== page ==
French voters were choosing a conservative presidential candidate on Sunday in a primary contest whose winner is seen as likely to become head of state in next spring’s election. With the French left in disarray under the deeply unpopular President Francois Hollande, pollsters suggest that the centre-right presidential nominee will meet and defeat the National Front’s eurosceptic, anti-immigration leader Marine Le Pen in a vote next May.
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Former prime minister Alain Juppe, a moderate conservative, had until recently appeared on track to win the nomination of the Les Republicains party and its centre-right allies. But over the past week the contest has been transformed into a tight race between Juppe, former president Nicolas Sarkozy and Francois Fillon, another former prime minister, the polls show.
Juppe has lost his lead to surges by two men to the right of him on the political spectrum. Sarkozy has sought to tap into populist sentiment with some of his policy statements while Fillon is proposing tough measures to shake up the economy. The French presidential vote is shaping up as another test of strength between weakened mainstream parties and rising populist forces.
After Britain’s vote to quit the European Union and Donald Trump’s surprise U.S. election win this year, few are prepared to write off Le Pen’s chances.
There are other uncertainties in Sunday’s vote. It is the first centre-right primary to be held in France, and anyone who pays 2 euros ($2.12) and signs a form showing support for the party’s values can take part. That means voting patterns are to some extent untested and leaves potential for tactical voting by left and far-right supporters as well.
“I’ll be voting Juppe, probably,” Dimitri Cournede, aged 34 from Abbeville in northern France and who considers himself a left-wing voter, told Reuters by telephone. “I think its important to make a statement and send the message that we don’t want the right wing to associate with the FN, or at least to endorse their positions on immigration and stuff like that,” he added.
An outright win in Sunday’s primary would require one of the seven candidates to win over half of the votes. That is seen as very unlikely and a run-off between the two leading contenders will otherwise take place next Sunday, Nov. 27. Early indications of the outcome could come within two hours of the end of voting at 1900 local time (1800 GMT), but a tight vote could take a definitive result much later into the night.
Much could depend on turnout, with polls saying a high level favours Juppe. A total of 1.138 million votes had been cast by midday based on a count conducted in 67 percent of the more than 10,000 polling stations, Thierry Solere, president of the committee organising the vote, said on LCI radio.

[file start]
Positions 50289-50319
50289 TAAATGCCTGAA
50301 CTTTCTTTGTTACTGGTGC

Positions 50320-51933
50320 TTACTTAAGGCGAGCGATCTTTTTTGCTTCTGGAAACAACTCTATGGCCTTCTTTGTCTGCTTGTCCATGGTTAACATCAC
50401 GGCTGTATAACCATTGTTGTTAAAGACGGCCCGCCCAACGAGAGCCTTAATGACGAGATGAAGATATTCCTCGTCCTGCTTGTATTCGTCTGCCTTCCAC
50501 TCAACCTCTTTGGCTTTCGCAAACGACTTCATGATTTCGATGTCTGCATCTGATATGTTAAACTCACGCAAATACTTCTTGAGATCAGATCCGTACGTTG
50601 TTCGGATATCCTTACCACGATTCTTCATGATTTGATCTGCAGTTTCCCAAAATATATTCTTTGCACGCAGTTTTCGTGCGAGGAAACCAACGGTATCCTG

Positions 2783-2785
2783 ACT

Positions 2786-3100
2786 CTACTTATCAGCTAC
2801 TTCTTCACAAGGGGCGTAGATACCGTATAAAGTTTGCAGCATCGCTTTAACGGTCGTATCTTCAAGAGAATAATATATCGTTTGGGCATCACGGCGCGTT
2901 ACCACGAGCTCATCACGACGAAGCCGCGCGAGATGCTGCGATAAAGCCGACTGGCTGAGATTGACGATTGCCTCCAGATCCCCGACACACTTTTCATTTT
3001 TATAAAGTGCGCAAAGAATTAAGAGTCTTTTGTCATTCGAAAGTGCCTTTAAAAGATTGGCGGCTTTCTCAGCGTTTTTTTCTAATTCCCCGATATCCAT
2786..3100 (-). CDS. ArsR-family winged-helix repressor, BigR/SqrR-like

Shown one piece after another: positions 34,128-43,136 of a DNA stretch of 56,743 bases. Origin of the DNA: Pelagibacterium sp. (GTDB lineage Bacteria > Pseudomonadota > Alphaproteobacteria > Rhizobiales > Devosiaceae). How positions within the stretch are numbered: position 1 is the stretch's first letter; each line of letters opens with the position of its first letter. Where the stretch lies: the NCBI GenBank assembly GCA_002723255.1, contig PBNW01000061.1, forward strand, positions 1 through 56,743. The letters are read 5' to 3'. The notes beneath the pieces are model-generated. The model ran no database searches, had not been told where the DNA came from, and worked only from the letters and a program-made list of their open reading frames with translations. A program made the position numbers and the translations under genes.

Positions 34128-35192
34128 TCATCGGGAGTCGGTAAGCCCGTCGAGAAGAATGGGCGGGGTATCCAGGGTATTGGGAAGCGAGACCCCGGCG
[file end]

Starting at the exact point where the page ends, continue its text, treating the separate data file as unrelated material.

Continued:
In the first round of a Socialist primary in 2012, 2.6 million voters took part, with 744,527 votes having been counted in two-thirds of polling stations by midday.
Fillon, who until last week trailed far behind in the polls, promises to do away with the 35-hour working week, cut half a million public sector jobs and slash the cost of government. These policies are hard to sell in a country where proposals for market-oriented reform often arouse protests, but they resonate with voters of the right worried about stagnant economic growth and their income tax bill.
Until Fillon’s campaign gathered paced, the bruising campaign battle had focused on the duel between Juppe and Sarkozy and their very different policy platforms, both seeking to counter the rise of populism that threatens mainstream parties in Europe. Against a backdrop of a year-old state of emergency after deadly militant attacks on home soil and in the midst of Europe’s migrant crisis, Sarkozy, 61, styles himself as the voice of France’s “silent majority”.
He vows to ban the Muslim veil from public universities and body-covering burkini swimsuits from beaches and wants to renegotiate EU treaties, reining in the powers of the European Commission and reforming the Schengen free-travel zone. Juppe, 71, has sought to galvanise the political centre-right, rejecting the “suicidal” identity politics of Sarkozy that he says will deepen rifts between France’s secular state and religious minorities.
But Juppe has struggled to rouse the passions of voters and all the momentum was against him on the eve of the vote. Fillon headed Sarkozy’s conservative government between 2007 and 2012. He promises cost-cutting on a scale to which his rivals do not dare commit in a country with one of Europe’s highest public spending levels.
Should Sarkozy or Fillon emerge as Le Pen’s conservative opponent, polls and analysts suggest her electoral prospects could be higher than if she faces Juppe, who is seen as having a wider voter appeal than his two rivals.
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